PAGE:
1.At the start of every season two midweek games as well as sunday should be played so after the second week when the nights are long you would all have played six games. Teams do not have a choice if you dont play the game is awarded and you are fined.
If you have more than one team you have to give a team list of 14 what ever league they play in( sunday only )so if you have 4 teams you have to hand in 3 lists. Only 2 of those listed players can play for another of their teams and none of them can play in cup matches.
If clubs choose to play in the morrison the executive must only allow them to play in one other outside cup competition.
New teams should have to put a £100 bond which they get back after being in the league for two years.
Clubs should be allowed 2 free dates only and if they call off any other games they lose the points and get fined.
Johnny Davis Chairman South Manchester Sports Club


Location: Barnet
Joined: 09/08/2009
Status: Offline

Posted on: Mon, 02/08/2010 - 14:46#2

nice photo les not as handsome as me though ;-)


Location: Pinner
Joined: 07/04/2008
Status: Offline

Posted on: Tue, 02/09/2010 - 00:27#3

I have found it very interesting to read the variety of views from representatives of clubs and the league itself.

But this is not an issue to be ignored. The historic evidence is clear as occurred on the jewish youth football scene in particular as I have already outlined.

It is correct that there is a national decline in eleven a side football across the land as noted by the League Chairman in his column. He is a Director of the London FA and undoubtedly is presented with the statistics on a regular basis. More so than I, despite my grassroots development involvement.

However, this is far from the reason as to why the issues exist in the MSFL.

It is abundantly clear that there are varying concerns of a number of people and if these aren’t addressed to satisfy, there is a real risk of these developing into a real problem.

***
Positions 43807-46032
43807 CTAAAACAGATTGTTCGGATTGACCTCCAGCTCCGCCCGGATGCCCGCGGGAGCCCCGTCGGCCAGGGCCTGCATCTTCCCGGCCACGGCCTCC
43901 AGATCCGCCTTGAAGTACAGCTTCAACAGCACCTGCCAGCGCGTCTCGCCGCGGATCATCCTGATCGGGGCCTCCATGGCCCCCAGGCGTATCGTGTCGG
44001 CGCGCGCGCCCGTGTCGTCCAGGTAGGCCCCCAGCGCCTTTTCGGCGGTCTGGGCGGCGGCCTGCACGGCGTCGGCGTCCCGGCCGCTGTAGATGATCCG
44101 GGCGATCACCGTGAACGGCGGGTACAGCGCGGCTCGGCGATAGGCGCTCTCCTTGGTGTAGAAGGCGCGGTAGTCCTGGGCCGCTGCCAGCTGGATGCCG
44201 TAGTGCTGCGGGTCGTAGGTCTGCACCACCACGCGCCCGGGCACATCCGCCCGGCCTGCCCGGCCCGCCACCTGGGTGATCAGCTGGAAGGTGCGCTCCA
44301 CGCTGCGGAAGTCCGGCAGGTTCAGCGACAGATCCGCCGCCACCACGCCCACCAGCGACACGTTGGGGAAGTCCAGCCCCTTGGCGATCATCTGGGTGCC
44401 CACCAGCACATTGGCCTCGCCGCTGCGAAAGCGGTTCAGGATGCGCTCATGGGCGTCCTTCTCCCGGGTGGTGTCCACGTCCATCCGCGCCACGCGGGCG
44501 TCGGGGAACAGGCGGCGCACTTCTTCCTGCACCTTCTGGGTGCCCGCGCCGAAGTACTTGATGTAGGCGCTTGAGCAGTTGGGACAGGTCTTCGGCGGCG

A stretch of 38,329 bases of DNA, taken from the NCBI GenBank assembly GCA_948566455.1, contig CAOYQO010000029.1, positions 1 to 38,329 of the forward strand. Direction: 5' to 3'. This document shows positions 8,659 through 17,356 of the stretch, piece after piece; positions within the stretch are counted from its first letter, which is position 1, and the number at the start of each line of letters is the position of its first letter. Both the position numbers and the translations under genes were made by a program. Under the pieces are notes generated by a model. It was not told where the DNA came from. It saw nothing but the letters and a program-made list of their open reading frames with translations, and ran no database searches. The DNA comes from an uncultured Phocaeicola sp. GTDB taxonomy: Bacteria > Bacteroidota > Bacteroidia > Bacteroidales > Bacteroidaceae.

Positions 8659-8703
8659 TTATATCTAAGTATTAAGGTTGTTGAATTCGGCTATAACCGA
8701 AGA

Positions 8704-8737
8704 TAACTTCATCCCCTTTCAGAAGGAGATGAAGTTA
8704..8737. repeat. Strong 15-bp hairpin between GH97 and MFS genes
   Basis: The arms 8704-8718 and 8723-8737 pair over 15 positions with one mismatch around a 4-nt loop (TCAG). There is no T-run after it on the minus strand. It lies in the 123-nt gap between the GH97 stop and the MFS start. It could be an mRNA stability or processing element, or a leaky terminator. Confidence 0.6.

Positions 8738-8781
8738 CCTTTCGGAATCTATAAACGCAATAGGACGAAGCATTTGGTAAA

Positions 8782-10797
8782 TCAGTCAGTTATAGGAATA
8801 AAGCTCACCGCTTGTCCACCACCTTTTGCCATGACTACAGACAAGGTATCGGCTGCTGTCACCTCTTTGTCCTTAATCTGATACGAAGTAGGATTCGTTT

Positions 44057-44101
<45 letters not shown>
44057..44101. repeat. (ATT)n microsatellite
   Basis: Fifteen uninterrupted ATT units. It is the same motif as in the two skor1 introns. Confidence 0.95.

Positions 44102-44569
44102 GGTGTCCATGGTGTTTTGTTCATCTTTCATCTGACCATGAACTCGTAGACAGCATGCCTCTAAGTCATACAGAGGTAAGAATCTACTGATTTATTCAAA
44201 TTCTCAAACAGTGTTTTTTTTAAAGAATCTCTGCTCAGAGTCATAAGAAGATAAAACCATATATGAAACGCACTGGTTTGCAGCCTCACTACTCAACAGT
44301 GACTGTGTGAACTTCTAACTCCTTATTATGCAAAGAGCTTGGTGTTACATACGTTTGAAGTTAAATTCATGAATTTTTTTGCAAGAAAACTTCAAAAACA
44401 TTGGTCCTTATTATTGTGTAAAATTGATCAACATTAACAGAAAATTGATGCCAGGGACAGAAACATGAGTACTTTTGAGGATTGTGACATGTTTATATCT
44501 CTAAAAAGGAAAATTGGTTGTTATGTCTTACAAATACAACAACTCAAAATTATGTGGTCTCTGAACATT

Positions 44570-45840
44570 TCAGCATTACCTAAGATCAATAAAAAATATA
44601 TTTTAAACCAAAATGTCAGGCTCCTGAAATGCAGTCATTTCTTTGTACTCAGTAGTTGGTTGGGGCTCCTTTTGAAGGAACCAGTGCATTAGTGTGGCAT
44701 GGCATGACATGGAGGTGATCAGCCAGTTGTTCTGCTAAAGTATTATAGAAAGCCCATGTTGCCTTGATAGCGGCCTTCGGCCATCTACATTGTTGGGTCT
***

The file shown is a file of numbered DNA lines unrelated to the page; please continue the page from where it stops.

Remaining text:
Personally, I respect the principles of the Maccabi constitution on the jewish issue. And if people want to participate in any of it’s activities, they have to respect that too.

Equally, the position of dual teams. There is a place for them and it’s healthy that they do exist. Providing, players are allocated to set teams (i.e. A, B or C).

Indeed, when new clubs join they are required to evidence to the league at interview that they have strength and depth of a squad. Logic would dictate therefore, that this does not apply to multi team clubs as there would be otherwise no need for the drop down rule.

Last season and for various reasons, we moved the whole of our youth section to the Watford Friendly League. Here, as is the case to my knowledge with the vast majority of leagues up and down the land, players in the same club and same age group register for one team whether it be A, B or C etc. If they want to move from say B to A, they have to go through a standard transfer process.

Why this is not a standard in the MSFL is strange. It works elsewhere, so it’s peculiar as to why it's not adopted here.

The fact of the matter is that there are reasonable differences of opinion. Along with the demise of an usual number of teams this season, these two points alone highlight that there is a problem.

Some people's views may appear knee jerk, but at least they're expressing their views as they see a problem too and care.

To live in eternal hope that the trend will reverse itself by more players joining the league is naive and unrealistic. What is necessary is a proper plan.

I have already given two suggestions in my earlier post as to how to rectify this. But it seems that the will is to just rely on hopes and dreams.

This is sure to cause even greater risk if people do.

Les Conway
Club Chairnan
Pinner JFC